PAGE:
‘Somebody to lean on’

One thing I’ve realized as a mom is that I have to have community. As a new mom, I needed others in the same stage of life to make me feel less crazy. I was tired, hormonal and lonely. When people aren’t connected, it can be isolating and hard to deal with the struggles of life. Community is there for the hard times and also for the good. It’s nice to have people to celebrate with, too. Here are some ways to find a community and build some lasting relationships. 

Find a community

There are so many ways to find a local community. Most churches offer life groups in demographics. Plus, there are local book clubs, mom and me groups, etc. The local kids club in Conway, Share.the.Love Kidsclub has a “momsclub” group on Facebook. 

While social media makes it so easy to connect with people, I prefer to connect in person, and I know many moms in this group who have set up playdates. If you need a place to start, consider joining the group and set up a playdate. You can find local moms who are in the same season of life (or not, if you’re looking for a mentor), and even in similar groups. For instance, our family homeschools, so it was absolutely vital for us to get involved in a community with likeminded beliefs and methods. When we got plugged in to that community, we experienced friendships and connections that helped us so much. 

Find a mentor

A lot of times we have friends our age who can only relate to what we’re going through, but can’t actually offer any wisdom on what to look forward to on the other side of our troubles. One of the best things I’ve learned is to seek out and ask someone to be your mentor. This doesn’t have to just be a more experienced mom — it can be someone who you admire for their spiritual or professional walk. You can even have more than one mentor.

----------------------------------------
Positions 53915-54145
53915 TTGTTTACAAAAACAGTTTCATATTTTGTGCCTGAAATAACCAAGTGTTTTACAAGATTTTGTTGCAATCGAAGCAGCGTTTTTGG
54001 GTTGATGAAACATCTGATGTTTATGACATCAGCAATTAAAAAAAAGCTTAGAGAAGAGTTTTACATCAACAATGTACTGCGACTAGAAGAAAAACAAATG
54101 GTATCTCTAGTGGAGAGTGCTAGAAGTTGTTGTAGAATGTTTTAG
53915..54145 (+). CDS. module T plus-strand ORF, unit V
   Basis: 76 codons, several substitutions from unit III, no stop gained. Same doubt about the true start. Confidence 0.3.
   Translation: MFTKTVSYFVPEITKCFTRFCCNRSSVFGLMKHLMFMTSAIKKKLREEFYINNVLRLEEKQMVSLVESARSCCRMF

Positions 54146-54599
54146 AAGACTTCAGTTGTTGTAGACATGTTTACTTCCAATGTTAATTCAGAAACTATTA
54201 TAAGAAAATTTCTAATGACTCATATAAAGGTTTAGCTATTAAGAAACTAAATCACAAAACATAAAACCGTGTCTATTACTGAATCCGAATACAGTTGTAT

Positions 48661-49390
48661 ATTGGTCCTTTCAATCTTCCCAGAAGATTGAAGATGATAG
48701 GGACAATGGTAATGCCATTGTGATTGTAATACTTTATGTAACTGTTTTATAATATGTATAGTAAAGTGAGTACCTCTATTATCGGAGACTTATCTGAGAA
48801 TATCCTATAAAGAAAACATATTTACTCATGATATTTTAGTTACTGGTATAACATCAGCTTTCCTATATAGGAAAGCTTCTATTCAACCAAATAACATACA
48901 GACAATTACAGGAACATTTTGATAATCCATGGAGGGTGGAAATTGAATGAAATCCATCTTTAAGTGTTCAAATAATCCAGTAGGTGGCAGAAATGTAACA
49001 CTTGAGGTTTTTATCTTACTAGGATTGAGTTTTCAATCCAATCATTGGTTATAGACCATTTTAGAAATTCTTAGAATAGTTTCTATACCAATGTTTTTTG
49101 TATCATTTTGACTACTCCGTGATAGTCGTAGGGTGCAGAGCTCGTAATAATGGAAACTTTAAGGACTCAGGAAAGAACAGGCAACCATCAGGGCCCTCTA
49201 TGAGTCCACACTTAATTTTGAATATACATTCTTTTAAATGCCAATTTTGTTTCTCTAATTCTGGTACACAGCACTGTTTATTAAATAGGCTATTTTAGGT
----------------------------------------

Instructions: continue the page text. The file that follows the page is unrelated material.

I needed this in my life because often when I felt like I was drowning in a situation, my friends were only able to sympathize, which is still really great, but my mentors could relate. They could give me wisdom to calm my anxiety and help me see that I was stuck in a moment, rather than dealing with what I felt was a permanent problem. 

To me, a spiritual mentor is just as important. If you’re lucky, you can find this in the same person. When praying and thinking about this mentor, consider your personalities.

Be a friend and mentor you would want for yourself

I think most moms, new or experienced, can say that they’ve encountered less than encouraging moms. Judgmental moms, even. Ones who want to tell you that you’re doing things wrong instead of encouraging or supporting you. Ones who want to talk bad about you, instead of pulling you aside and gently telling you how they feel. I tend to believe that these moms haven’t felt the benefits of a life-giving friend or mentor. 

The more I surround myself with positive women who build me up instead of tearing me down, the more I want to do the same for others. I feel honored to be able to provide the same encouragement I’ve received to other moms who are raising babies or kids younger than mine. It also makes me want to be a better friend to friends in similar or different stages of life. It doesn’t cost anything to be kind and supportive, to be a good listener and encourager. Chances are, we’ve all needed it in our own journey. 

Maybe you aren’t in a position right now to be a mentor. Maybe you are the one really needing a community or just a good friend. The saying “you can’t fill from an empty cup” is so true. Before you can truly walk in a position as a mentor, you need some people in your life to build you up. Don’t be afraid to reach out and find that community. There are other moms out there for you and ones that need you and what you can give. Like the old song says, “We all need somebody to lean on.” You know you’re singing it.

Brittany Gilbert
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